Each class acts on a separate neurotransmitter or a mixture of neurotransmitters. An individual will only take these medicines as prescribed by his or her doctor. Any medications may take a while to affect. An individual may not experience the advantages that he or she may offer by quitting the medication.

Some patients avoid taking medications after their symptoms change, but it can contribute to the symptoms getting worse.

Dietary changes

Consuming a variety of sugary or refined foods will lead to several physical ailments. The findings of the 2019 research stated that a food that contains all of these forms of food could affect the mental health of adolescents.

The study also showed that consuming more of the following ingredients helps alleviate the effects of depression:

  • Fruit
  • Vegetable
  • Fish
  • Olive oil

Psychotherapy

Psychological or conversion therapy for depression encompasses CBT, behavioral psychotherapy, and problem-solving therapy, amongst many others. Psychotherapy is typically the first-line intervention for certain types of depression, although some patients respond best to a mixture of counseling and medicine. CBT and behavioral psychotherapy are the two primary forms of depressive psychotherapy. A person could have CBT at personal interviews with a psychiatrist, or in groups, by phone, or online. 

Interpersonal counseling is intended to help individuals recognize interpersonal difficulties that influence interactions and intimacy, how these concerns often affect their behavior, and then how all this can be improved. 

Brain stimulation therapy is another therapeutic choice. For instance, repeated transcranial magnetic stimulation delivers magnetic waves to the brain, which can help to relieve major depression. If depression may not lead to pharmacological treatments, an individual may benefit from electroconvulsive therapy or ECT. This could be useful where there is psychosis or depression.

In this article, we talked about the neurodivergent approach to understanding depression and other related disorders.

Side Note: I have tried and tested various products and services to help with my anxiety and depression. See my top recommendations here, as well as a full list of all products and services our team has tested for various mental health conditions and general wellness.

FAQs: Neurodivergent Depression

What does it mean to be Neurodivergent?

Neurodiversity is the perception that brain variations are normal instead of just deficits. The principle of neurodiversity will help children with cognitive and thought disabilities.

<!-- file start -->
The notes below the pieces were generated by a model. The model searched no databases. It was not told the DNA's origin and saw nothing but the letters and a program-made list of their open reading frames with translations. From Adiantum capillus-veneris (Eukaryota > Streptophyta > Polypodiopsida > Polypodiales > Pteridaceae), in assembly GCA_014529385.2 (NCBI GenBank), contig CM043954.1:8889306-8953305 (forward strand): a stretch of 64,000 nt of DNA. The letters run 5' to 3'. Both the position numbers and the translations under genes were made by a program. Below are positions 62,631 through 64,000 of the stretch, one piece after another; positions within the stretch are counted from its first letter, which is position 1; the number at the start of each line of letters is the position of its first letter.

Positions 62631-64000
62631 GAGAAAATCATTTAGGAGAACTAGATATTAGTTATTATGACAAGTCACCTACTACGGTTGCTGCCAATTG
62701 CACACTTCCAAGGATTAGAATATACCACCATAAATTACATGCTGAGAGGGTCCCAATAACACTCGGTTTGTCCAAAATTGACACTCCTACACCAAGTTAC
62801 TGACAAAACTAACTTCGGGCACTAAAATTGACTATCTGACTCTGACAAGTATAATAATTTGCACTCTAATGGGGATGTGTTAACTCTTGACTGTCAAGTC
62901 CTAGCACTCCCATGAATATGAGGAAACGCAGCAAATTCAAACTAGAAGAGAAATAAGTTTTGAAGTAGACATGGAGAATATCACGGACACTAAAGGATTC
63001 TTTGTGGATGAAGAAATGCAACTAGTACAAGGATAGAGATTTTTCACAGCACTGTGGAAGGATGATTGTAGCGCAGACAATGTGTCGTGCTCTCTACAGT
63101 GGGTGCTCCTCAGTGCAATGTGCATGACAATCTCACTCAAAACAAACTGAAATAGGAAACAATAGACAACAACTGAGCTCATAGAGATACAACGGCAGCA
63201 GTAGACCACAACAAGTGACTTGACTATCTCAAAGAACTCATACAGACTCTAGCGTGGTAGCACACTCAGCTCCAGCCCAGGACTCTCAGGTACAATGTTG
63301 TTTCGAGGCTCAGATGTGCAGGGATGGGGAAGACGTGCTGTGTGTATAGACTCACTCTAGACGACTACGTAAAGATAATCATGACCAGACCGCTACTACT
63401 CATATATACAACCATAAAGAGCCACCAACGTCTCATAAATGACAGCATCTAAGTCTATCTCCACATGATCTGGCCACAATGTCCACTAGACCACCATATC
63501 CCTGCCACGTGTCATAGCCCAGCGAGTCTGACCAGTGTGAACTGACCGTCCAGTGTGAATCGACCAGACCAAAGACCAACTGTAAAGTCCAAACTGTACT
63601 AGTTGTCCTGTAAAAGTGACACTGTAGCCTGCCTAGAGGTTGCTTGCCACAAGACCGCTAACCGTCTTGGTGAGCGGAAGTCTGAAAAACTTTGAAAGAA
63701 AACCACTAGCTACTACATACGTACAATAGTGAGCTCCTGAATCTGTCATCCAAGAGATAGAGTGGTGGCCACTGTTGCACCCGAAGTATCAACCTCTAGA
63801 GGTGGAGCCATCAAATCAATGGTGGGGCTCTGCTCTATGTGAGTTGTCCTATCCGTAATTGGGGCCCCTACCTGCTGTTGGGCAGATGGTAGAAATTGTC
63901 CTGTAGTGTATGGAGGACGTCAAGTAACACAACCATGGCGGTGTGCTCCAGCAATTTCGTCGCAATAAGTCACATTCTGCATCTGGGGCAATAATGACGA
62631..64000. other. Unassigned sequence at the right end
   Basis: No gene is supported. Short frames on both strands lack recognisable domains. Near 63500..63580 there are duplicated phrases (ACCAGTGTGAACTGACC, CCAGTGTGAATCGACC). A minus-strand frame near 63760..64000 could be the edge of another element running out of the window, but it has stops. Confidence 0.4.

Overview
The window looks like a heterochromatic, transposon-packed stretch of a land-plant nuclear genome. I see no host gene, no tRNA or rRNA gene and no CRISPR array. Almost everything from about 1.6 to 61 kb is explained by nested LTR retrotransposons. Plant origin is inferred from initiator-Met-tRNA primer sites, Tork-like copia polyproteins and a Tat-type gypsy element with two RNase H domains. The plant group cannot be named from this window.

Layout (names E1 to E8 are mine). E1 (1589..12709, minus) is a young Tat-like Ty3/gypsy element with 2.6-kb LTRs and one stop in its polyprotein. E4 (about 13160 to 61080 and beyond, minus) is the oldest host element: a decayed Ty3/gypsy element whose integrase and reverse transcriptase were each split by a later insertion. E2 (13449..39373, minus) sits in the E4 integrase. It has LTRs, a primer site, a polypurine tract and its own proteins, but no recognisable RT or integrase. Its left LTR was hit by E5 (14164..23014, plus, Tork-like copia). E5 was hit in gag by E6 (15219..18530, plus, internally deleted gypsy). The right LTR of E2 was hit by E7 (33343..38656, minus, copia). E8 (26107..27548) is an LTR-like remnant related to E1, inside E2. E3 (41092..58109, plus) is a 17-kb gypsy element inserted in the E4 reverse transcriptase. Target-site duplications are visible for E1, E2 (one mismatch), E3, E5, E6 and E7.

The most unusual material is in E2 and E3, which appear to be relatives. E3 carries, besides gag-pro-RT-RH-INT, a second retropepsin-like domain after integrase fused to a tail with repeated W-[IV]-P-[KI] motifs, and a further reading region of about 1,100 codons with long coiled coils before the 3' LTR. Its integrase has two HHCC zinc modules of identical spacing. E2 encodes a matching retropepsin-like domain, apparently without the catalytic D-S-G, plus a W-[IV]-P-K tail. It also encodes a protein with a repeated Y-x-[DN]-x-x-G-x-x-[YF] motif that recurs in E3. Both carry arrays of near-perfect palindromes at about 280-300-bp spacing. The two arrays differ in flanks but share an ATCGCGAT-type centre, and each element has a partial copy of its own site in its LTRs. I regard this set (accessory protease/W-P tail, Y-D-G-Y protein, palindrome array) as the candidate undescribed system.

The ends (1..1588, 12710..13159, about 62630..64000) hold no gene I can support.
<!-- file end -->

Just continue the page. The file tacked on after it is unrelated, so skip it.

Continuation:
What conditions are Neurodivergent?

Neurodiversity supporters reject the portrayal of autism, ADHD, learning disabilities, and other neurodevelopmental conditions as seeking psychiatric attention to “diagnosis” or “correct” them, and instead encourage help programs such as inclusion-focused facilities, housing, interaction, special equipment, and vocational help.

What mental disorder is depression?

Depression is a disorder of the Mood. These disorders, also known as affective disorders, include constant feelings of hopelessness or periods of over-happy mood, or swings from intense joy to profound sadness. Depression, bipolar mood disorder, and cyclothymia depression are the most common mood problems.

Is anxiety a Neurodiverse?

Anxiety is a very likely comorbid disorder in the neurodiverse group. Approximately 20 to 30 percent of adult males across the continuum have higher anxiety levels. Women with autistic spectrum disorder show a much greater degree of anxiety.

Is Neurodivergent a disability?

Neurodivergent is not a disability rather a movement. It believes that autism, as well as other developmental conditions (learning disorders, ADHD, and so on.), can be impaired, but they are not shortcomings. Individuals with brain differences aren’t defective or imperfect copies of ordinary people.

Is OCD on the autism spectrum?

A few of these kids have also been identified with obsessive-compulsive disorder (OCD) and another with autism spectrum disorder (ASD)—but their overt recurrence of compulsive behavior throughout the cases is almost similar. Autism and OCD are different disorders, even though certain behavioral manifestations correlate.

What we recommend for depression

Professional counselling

If you are suffering from depression then ongoing professional counselling may be your ideal first point of call. Counselling will utilize theories such as Cognitive behavioural therapy which will help you live a more fulfilling life.

References

https://www.differentbrains.org/tag/depression/

https://www.psychologytoday.com/us/blog/neurodiverse-age/201907/mental-disorder-within-the-neurodiversity-paradigm